Caring for others, especially seniors, has always been a big part of Jennifer Spencer’s life. In fact, caring for others is her way of life. Her new business helps deal with the details when someone downsizes, moves to a senior facility or passes away.
The new Lowcountry resident recently opened the doors to Relics Estate Sales and Consignments on Persimmon Street in Bluffton, a business she started with her fiancé and business partner, Scott Tracy.
The couple had several successful years performing estate liquidations back in Dallas, Texas, but a desire to move closer to family drew them to the Lowcountry. “We literally came to just check it out and wound up signing a lease on our condo that day,” Spencer said. “We realized immediately there were not any services here we provide. So we knew: let’s just do this.”
Plenty of folks around here will be glad they made that move. Culling through a lifetime of items — and the memories they’re wrapped in — is a monumental task. When combined with the emotions surrounding an estate sale, the chore can seem impossible. That’s where Spencer and Tracy step in.
“People just don’t know what to do,” Spencer said. “They don’t even begin to know how to organize things. How would you even go about that? Because it’s a lifetime of things that are there.”
To Spencer and Tracy, this is more than a business. It’s a service to their new community.
“It’s a huge relief when we come in and say, ‘OK, you don’t have to do anything else. We’re going to take care of everything for you. You can worry about all the other things, we’ll take care of all of this,’ ” Spencer said.
There can be a lot to take care of, especially when you’re grieving.
“We deal with a lot of family conflict,” Spencer said. “I was a home hospice nurse, so my background was dealing with that a lot. You’re dealing with death, and then everybody starts to fight over the little things. I have a lot of experience in that as a case manager.”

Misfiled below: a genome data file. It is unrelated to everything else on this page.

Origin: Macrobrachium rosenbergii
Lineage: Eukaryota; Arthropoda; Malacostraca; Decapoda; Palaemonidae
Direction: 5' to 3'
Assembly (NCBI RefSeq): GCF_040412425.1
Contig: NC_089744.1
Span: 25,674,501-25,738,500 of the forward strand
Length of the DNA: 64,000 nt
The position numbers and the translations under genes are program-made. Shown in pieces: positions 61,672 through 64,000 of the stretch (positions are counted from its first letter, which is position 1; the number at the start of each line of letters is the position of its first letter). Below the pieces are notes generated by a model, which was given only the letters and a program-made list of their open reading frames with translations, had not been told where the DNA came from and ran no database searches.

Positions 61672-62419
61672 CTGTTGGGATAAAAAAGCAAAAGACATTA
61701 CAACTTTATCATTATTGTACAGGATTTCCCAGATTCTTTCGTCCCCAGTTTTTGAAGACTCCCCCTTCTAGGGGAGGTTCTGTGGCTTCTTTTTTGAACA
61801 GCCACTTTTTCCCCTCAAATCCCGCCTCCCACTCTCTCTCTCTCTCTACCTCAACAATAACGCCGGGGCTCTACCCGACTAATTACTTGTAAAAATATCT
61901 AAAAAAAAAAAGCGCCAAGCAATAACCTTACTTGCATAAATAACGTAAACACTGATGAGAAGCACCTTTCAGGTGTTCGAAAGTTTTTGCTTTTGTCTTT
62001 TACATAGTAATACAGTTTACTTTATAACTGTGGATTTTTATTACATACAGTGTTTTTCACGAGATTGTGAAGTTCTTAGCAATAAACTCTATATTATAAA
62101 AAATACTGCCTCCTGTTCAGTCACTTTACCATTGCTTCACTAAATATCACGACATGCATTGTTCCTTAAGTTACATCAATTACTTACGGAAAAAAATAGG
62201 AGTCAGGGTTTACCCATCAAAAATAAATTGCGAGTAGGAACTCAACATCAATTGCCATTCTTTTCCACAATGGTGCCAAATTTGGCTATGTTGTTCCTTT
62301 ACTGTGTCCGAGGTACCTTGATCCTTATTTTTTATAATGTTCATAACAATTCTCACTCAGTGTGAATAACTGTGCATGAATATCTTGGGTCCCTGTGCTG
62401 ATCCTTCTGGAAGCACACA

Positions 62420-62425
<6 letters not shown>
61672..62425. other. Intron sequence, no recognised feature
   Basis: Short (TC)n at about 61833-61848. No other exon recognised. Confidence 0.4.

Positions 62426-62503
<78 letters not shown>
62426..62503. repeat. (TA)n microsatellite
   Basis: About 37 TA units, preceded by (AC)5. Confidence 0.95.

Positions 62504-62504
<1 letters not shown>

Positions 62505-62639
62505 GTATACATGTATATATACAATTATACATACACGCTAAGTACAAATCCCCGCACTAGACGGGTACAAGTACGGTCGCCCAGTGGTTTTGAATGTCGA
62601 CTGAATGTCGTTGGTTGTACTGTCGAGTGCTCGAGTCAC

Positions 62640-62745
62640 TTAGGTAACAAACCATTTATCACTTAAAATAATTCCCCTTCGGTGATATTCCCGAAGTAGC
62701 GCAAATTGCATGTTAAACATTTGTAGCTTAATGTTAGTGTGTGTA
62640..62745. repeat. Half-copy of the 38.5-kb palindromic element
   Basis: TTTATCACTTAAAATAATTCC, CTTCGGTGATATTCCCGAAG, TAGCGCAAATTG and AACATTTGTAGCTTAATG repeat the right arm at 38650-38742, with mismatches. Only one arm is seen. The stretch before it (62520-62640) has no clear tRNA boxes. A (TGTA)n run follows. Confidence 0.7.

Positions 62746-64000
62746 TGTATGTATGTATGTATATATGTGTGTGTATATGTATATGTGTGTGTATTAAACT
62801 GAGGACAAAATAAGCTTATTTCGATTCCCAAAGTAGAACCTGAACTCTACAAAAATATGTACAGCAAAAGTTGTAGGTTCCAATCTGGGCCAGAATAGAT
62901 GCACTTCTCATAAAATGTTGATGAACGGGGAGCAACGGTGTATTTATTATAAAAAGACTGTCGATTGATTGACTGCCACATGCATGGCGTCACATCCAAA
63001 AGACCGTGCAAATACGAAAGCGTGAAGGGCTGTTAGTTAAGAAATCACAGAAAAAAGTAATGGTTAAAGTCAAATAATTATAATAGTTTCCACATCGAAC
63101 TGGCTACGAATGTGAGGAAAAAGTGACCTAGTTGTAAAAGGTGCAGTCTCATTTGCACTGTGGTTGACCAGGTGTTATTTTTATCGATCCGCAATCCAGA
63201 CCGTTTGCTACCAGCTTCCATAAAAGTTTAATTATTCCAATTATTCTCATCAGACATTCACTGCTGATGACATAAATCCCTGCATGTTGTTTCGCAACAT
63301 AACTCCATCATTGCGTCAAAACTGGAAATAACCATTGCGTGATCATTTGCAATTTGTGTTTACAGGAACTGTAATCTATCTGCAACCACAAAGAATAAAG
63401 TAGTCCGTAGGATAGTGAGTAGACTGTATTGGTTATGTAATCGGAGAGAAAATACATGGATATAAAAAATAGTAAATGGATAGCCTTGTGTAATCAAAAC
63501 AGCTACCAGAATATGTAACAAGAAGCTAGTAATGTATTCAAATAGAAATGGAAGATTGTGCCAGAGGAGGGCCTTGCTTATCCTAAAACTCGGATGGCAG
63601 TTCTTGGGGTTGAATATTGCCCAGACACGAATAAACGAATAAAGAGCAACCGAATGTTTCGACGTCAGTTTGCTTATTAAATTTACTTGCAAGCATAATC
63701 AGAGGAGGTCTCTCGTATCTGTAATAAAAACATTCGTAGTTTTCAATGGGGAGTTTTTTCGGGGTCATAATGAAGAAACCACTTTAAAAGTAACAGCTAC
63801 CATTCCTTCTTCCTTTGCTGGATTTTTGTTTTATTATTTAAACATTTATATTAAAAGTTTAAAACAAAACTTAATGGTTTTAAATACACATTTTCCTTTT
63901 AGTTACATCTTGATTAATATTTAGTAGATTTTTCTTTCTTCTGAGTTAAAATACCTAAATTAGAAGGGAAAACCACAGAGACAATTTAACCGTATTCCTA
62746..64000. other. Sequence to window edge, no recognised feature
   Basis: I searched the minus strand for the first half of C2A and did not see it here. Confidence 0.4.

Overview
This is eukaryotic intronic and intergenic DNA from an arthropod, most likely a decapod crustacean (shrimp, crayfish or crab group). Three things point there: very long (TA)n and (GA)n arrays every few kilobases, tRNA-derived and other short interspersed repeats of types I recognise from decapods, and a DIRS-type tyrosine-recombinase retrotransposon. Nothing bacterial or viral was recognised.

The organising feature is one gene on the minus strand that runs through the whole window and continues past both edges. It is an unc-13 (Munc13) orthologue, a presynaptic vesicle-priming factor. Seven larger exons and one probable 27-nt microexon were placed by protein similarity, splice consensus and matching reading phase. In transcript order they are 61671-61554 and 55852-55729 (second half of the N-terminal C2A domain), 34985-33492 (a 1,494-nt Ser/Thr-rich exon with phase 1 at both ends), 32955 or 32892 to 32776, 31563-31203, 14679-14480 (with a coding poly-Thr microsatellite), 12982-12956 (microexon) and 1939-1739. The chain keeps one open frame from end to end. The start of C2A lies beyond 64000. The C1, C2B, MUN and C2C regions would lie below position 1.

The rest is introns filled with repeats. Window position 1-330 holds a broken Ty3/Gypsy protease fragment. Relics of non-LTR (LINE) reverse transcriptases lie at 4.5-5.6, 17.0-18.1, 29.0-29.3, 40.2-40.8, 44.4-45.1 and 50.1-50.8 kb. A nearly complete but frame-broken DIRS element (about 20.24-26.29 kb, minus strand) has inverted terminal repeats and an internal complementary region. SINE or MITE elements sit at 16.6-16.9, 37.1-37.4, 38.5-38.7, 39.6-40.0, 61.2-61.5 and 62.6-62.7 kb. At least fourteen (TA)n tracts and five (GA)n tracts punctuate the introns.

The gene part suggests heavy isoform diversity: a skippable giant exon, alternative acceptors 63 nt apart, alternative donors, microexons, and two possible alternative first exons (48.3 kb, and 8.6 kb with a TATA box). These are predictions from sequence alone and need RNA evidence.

It can help to have someone else around in times like these. “We have a lot of situations,” she said, “and we can be a kind of buffer in between whoever is the executor of the estate and the other children.”
Estate sales aren’t always tragic situations, but they are always personal and often tricky. Spencer’s careful touch is perfect for navigating those waters.
“Sometimes it’s a downsize, like moving into a senior living center,” she said. “So when that happens, all they have to do is figure out what they want to keep. I’ll help them figure out what they want to keep and help them to let go of the things they don’t want to keep. Sometimes we just have to talk to them and spend a lot of time conversing.”
Once the tricky issues have been ironed out, Spencer and the Relics team can dive into the process of finding and organizing all of the wonderful things that people collect. It can feel like a treasure hunt.
“One time, we found $1,000 in $100 bills spread all over the house,” Spencer said. “You just take that out and put it in an envelope and mail it to the family. Things like that, you really have to trust a person who’s going into your family’s home and going through everything. And there has to be a great amount of respect.”
And a great amount of care, something of which Spencer has an endless supply.